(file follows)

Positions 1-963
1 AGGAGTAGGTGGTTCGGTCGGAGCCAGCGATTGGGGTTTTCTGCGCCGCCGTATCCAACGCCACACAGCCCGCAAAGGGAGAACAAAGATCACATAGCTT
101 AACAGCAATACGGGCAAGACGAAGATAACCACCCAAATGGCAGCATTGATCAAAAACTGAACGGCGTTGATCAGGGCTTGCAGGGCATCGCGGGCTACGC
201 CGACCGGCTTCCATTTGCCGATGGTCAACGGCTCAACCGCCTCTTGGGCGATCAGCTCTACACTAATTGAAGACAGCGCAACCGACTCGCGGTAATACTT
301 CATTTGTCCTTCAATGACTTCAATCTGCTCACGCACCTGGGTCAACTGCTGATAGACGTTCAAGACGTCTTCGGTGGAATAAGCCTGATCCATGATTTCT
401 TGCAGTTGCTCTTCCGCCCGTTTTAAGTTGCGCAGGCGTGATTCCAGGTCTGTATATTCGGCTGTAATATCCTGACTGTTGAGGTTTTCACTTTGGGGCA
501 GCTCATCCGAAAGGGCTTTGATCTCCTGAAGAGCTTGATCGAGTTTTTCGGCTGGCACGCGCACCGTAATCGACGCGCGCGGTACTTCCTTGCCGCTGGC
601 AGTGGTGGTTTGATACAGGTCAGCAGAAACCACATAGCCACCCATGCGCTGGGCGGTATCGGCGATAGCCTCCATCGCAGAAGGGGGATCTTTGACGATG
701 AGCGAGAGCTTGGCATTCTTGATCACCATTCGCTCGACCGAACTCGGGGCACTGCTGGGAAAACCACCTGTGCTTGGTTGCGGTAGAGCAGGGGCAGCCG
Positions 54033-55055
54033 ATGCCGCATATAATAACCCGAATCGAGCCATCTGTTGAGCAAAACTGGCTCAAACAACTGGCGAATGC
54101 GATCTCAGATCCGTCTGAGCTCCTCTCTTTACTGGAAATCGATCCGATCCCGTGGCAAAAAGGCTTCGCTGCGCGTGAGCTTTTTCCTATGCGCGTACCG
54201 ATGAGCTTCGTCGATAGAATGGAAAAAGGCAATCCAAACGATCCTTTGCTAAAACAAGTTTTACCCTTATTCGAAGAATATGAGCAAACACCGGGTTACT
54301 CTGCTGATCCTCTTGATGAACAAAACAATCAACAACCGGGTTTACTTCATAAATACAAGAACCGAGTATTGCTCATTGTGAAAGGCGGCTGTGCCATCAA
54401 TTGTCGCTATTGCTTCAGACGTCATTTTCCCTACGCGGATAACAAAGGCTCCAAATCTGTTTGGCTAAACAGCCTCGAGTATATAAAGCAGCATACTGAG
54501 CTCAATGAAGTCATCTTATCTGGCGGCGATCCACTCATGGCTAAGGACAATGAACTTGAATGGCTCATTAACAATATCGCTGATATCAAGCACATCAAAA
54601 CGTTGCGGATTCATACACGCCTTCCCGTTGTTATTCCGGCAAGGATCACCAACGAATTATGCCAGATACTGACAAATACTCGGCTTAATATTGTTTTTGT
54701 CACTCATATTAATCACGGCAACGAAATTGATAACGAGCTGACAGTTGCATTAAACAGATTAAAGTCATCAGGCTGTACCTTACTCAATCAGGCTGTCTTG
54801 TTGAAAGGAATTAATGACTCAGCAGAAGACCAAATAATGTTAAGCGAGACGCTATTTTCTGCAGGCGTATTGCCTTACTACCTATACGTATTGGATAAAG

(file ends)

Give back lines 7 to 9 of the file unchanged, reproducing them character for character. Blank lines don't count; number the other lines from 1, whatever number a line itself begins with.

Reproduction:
501 GCTCATCCGAAAGGGCTTTGATCTCCTGAAGAGCTTGATCGAGTTTTTCGGCTGGCACGCGCACCGTAATCGACGCGCGCGGTACTTCCTTGCCGCTGGC
601 AGTGGTGGTTTGATACAGGTCAGCAGAAACCACATAGCCACCCATGCGCTGGGCGGTATCGGCGATAGCCTCCATCGCAGAAGGGGGATCTTTGACGATG
701 AGCGAGAGCTTGGCATTCTTGATCACCATTCGCTCGACCGAACTCGGGGCACTGCTGGGAAAACCACCTGTGCTTGGTTGCGGTAGAGCAGGGGCAGCCG